Despite numerous studies that show the business value of diverse management and professional teams, a gender-based wage gap still dogs women in the business world, said Carey Smith, president of the federal business unit of Parsons Corp. She made those comments to nearly 400 attendees at ENR's Groundbreaking Women in Construction conference, held May 2-3 in San Francisco.

According to Smith, the gender pay gap in construction—with women earning 93¢ for every male dollar—is narrower  than the business average of 82¢ per dollar, "but it's not where we need to be."

Smith noted the "amazing statistic" that companies diversified by gender and ethnicity outperform peers by 15% and 35%, respectively, citing research by consultant McKinsey.  "According to the study,…

Breaking Down OSHA's New Injury Reporting Rule for Roofing Contractors

The new rule requires employers in high-hazard industries to send OSHA injury and illness data contained on the OSHA 300 logs. In recent years, the Occupational Safety and Health Administration (OSHA) has dramatically increased rulemaking that has impacted the roofing industry. The latest rule requires the public disclosure of workplace injuries and illnesses in an effort to improve tracking efforts and transparency in roofing and other industries. While those are worthy endeavors, this final rule regarding the digital reporting of injuries and illness is, sadly, yet another example of OSHA leadership enacting a final rule without first understanding the real-world implications that the rule will have on the construction industry — roofing in particular. The new rule, which went into effect recently requires employers in high-hazard industries such as roofing to send OSHA injury and illness data contained on the OSHA 300 logs. OSHA will then post this information for public consumpti…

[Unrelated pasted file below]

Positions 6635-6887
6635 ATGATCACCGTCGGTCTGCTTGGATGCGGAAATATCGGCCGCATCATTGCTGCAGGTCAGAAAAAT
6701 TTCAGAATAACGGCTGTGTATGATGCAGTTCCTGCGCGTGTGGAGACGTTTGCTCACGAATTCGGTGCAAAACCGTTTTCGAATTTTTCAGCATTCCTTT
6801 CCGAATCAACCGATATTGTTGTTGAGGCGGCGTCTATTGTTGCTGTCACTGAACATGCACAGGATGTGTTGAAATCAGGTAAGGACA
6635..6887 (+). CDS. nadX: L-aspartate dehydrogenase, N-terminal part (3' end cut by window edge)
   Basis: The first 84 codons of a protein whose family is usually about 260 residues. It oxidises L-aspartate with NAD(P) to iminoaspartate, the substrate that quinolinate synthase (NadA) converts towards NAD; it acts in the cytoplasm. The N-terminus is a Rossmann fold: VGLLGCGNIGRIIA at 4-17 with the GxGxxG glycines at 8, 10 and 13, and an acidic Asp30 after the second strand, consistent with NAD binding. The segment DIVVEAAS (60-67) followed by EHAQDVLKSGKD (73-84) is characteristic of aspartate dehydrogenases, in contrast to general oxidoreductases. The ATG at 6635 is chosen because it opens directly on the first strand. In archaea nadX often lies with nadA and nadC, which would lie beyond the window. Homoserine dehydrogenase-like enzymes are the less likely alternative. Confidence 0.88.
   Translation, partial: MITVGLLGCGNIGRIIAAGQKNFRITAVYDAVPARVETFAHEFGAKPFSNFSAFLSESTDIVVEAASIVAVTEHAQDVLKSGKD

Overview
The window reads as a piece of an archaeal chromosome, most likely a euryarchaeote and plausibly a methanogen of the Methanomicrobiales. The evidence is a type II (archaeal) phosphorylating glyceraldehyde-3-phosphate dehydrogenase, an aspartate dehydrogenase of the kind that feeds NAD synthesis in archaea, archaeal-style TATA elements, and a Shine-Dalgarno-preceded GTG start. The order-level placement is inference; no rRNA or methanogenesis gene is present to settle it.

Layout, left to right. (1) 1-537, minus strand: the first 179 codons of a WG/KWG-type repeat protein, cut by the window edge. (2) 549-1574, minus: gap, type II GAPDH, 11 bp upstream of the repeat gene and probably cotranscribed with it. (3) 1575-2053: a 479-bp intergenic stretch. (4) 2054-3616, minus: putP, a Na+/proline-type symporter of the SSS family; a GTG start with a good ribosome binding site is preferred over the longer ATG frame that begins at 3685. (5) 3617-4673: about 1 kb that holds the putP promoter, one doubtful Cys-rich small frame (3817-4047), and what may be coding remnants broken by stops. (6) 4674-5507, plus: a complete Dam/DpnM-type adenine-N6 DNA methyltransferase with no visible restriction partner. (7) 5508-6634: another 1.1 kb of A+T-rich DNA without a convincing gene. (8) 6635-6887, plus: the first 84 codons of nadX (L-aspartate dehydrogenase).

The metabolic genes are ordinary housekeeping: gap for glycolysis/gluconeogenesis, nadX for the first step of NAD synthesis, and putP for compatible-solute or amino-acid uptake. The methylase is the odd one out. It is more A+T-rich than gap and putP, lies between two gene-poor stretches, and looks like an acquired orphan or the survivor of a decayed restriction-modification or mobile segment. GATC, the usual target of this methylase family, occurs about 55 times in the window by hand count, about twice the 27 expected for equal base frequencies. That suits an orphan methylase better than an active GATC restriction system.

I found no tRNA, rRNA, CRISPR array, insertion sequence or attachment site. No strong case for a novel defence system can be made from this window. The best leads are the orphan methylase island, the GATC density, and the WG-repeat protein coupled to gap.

California Bill would Blacklist Contractors Involved in U.S.-Mexico Border Wall Project

SACRAMENTO — Contractors would have to choose between building a border wall between the U.S. and Mexico and doing business with California under a legislative proposal that advanced in the Senate Tuesday. As California continues to fight the Trump administration’s agenda, Senate Bill 30 by Sen. Ricardo Lara, D-Bell Gardens, would blacklist companies who help to build the controversial border wall that President Donald Trump has promised to build — a project estimated to cost more than $20 billion, funding the president has yet to secure. “It is not enough to simply oppose this wall in theory,” said Lara, calling this a “defining moment” for California. Hundreds of companies have expressed interest in border wall-related construction projects, including a number in the Bay Area, but the government has not released the number of bids it received before the deadline earlier this month.SB 30 is one of two bills taking aim at contractors who choose to work on the border wall. Assembly Bill 9…